<p>Do the SAT II test pure intelligence or how much effort you put into studying for them? My brother (who attends Cornell) said that it tests how you can critically problem-solve-- for example, the math level II isn't just straight forward material; you have to apply what you know to solve the hard problems. Is this true?</p>
<p>For MathII, your brother may be right. However, if you does sample tests, you will be at an advantage.</p>
<p>For other tests as US History, Chemistry, and Biology, it's straight up effort. The more you know, the higher your score.</p>
<p>Heavily tied into the AP curriculum as well. if you've taken AP classes such as History and English you will be used to thenm.</p>
<p>They are achievement tests and, thus, test effort more than intelligence. </p>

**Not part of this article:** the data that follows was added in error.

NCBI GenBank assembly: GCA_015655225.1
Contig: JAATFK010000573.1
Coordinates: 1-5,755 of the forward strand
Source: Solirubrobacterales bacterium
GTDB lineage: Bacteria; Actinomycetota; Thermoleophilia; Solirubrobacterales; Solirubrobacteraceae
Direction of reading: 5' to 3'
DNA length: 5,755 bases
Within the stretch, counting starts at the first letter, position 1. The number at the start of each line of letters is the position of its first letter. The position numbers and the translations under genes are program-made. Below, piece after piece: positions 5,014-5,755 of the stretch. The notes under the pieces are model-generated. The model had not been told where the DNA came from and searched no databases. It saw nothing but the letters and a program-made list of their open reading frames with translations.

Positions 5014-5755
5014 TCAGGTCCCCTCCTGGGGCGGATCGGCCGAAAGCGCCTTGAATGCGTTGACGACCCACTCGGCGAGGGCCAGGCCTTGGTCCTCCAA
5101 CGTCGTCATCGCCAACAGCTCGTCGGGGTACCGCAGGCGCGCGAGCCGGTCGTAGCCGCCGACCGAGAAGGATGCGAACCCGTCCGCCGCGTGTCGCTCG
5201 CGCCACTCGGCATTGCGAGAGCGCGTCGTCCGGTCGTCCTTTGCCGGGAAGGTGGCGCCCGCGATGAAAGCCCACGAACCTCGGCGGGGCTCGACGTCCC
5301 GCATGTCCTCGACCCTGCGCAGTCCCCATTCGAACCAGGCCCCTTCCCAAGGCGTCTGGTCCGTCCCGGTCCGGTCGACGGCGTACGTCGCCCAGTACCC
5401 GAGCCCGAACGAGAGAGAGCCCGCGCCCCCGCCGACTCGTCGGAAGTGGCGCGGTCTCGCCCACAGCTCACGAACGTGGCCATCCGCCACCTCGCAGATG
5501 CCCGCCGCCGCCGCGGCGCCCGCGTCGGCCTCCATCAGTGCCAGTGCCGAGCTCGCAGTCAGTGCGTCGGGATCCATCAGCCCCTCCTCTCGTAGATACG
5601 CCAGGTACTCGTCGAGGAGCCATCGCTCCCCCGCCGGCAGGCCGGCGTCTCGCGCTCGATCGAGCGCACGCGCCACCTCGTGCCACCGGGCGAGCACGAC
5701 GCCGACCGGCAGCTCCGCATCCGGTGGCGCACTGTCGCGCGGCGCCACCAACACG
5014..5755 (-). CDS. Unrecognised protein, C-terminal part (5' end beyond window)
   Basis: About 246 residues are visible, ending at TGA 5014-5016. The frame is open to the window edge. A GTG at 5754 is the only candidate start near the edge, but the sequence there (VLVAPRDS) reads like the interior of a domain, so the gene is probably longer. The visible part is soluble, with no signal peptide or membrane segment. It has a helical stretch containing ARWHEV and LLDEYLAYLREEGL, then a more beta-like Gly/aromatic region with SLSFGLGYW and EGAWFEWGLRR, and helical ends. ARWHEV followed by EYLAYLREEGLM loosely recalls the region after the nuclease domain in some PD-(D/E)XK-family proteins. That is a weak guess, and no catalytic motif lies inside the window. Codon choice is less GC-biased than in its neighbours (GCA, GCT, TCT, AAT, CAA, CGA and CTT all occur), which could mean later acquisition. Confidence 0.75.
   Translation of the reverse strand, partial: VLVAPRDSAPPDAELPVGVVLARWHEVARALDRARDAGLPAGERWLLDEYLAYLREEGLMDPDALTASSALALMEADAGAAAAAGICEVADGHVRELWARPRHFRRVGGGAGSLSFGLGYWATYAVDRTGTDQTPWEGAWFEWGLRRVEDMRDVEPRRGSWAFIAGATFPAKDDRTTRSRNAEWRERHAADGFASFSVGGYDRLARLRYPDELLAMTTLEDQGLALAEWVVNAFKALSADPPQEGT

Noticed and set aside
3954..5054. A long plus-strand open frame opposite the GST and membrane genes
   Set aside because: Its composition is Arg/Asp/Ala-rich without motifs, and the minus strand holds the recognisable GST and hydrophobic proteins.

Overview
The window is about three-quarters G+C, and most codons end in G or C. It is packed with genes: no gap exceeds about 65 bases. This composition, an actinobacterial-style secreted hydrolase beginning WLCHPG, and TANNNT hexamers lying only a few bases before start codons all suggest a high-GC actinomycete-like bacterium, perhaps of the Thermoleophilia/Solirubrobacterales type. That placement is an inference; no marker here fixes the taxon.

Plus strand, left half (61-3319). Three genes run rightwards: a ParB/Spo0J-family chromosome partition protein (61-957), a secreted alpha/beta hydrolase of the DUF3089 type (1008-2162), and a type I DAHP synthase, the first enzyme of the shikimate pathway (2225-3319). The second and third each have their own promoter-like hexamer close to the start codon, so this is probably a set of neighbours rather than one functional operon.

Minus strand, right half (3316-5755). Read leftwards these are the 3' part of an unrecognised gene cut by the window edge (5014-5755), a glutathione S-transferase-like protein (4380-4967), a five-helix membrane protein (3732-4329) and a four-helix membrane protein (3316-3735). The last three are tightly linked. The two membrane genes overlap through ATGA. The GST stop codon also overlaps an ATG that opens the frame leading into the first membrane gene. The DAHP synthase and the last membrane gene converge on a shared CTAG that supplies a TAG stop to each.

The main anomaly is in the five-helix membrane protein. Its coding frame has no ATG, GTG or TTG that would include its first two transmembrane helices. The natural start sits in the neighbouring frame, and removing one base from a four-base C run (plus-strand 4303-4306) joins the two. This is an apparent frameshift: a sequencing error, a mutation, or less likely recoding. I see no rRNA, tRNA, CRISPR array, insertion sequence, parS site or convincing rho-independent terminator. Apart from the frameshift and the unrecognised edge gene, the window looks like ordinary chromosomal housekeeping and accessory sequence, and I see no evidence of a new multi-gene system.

for example, the math level II isn't just straight forward material; you have to apply what you know to solve the hard problems.
<p>My impression is the exact opposite: Math Level 2 seems very straightforward.</p>
<p>Subject tests are all effort. the SAT is intelligence-but for like history for example- its all about how much you put in. it can defintely be advatnaageuos</p>
<p>For science and math tests, they are very straightforward. You need some basic knowledge and that's it. So basically its intelligence.
for history, you need knowledge, but you can substitute intelligent guessing if you go pretty fast and have time for it.</p>
<p>For Math II, I would say neither intelligence nor effort... all you need to know is how to use your graphing calculator... or not even, use some hidden functions of scientific calculator.</p>
<p>And well, other things differ greatly depending on which subject it is. E.g. literature requires "naturals" (imo) that can get into the lit-nerd mind. But things like physics, as long as you practice, it's not hard (esp. 'cause it's got a generous curve)</p>